Some internet debate opponents accuse me of circular reasoning. The statement I am accused of making goes like this: The Bible claims to be God’s Word so it is God’s Word. That is “begging the question,” where the conclusion is true only if the premise is true. However, the actual argument put forth by Christians is linear and logical. In bullet point form, it goes like this:
• The Bible is good history (The New Evidence that Demands a Verdict by Josh McDowell).
• We can trust what the Bible says about Jesus because it is based on eyewitness testimony (Luke 1:1-4, 2 Peter 1:16, Jesus and the Eyewitnesses by Richard Baukham). The lives of these eyewitnesses were radically changed by what they saw (Jesus and the Victory of God by N, T,. Wright).
• Jesus claimed to be God. He said, “I and the Father are one” (John 10:30). Thomas said, “My Lord and my God,” and Jesus did not correct him (John 20:26-31).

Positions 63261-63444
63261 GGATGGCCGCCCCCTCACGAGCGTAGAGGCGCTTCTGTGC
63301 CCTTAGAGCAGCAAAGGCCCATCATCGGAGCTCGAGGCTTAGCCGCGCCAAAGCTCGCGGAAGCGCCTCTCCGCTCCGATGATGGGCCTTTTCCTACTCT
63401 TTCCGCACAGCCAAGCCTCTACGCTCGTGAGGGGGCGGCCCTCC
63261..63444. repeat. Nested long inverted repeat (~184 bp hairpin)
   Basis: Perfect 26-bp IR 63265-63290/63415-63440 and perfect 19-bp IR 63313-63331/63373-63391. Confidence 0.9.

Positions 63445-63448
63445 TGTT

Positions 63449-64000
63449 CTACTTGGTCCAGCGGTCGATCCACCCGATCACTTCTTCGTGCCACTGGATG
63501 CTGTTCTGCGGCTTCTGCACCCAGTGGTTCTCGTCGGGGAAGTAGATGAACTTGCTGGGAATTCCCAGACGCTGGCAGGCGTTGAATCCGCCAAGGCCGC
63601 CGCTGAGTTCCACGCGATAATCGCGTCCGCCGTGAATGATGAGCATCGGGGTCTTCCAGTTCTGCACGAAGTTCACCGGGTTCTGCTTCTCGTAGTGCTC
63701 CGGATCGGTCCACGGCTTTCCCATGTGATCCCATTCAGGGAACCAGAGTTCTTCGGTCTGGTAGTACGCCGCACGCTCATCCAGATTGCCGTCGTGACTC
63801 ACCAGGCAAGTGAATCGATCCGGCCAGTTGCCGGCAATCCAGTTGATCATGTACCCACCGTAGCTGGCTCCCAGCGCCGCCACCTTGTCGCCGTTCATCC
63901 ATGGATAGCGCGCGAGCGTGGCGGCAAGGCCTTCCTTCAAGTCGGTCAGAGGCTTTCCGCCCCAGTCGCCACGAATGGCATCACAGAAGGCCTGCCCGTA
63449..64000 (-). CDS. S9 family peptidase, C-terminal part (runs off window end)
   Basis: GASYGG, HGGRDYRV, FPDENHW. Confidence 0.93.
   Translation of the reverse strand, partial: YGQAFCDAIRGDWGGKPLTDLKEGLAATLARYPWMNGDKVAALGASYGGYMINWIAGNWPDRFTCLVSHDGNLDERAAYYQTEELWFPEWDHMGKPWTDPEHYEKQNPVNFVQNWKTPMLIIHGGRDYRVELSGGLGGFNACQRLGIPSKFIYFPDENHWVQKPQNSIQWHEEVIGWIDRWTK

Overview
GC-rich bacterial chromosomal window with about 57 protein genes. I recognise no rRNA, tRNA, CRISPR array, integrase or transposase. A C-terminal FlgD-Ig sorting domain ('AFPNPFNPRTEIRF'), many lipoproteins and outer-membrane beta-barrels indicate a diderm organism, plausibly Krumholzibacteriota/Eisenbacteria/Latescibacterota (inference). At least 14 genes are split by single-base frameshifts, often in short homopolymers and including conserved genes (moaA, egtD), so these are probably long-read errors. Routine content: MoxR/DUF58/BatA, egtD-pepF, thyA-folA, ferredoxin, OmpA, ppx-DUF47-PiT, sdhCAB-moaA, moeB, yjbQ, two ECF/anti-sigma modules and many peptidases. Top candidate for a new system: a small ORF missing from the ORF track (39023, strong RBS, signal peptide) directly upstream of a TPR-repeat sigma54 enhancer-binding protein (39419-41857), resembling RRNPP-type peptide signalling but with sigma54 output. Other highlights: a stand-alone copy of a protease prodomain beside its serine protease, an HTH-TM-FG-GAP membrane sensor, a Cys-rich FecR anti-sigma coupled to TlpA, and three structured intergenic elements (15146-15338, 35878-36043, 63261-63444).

• Jesus worked miracles and proved Himself to be God (John 14: 9-11).
• Jesus affirmed the truth of God’s Word. He said, “Man shall not live on bread alone, but by every word that proceeds from the mouth of God” (Matthew 4:4). He said, in prayer to God, “Thy word is truth” (John 17:17).
• Jesus promised the Holy Spirit to help the apostles remember and truthfully relate the events in the Bible (John 16:13-15).
• We have a Bible we can trust. It gives us God’s truth and equips us for faith and service (2 Tim. 3:15-17).
The basic tenor of this argument is taken from two sources, When Skeptics Ask by Norman Geisler and Reason to Believe by R. C. Sproul.
As R. C. Sproul pointed out in a recent lecture, if we have established that the Bible is God’s Word, every other issue becomes a matter of “exegesis,” deciding what the Bible says on the issue at hand.
I would love to see your comments on the general approach, the specific points, or the things I have undoubtedly left out.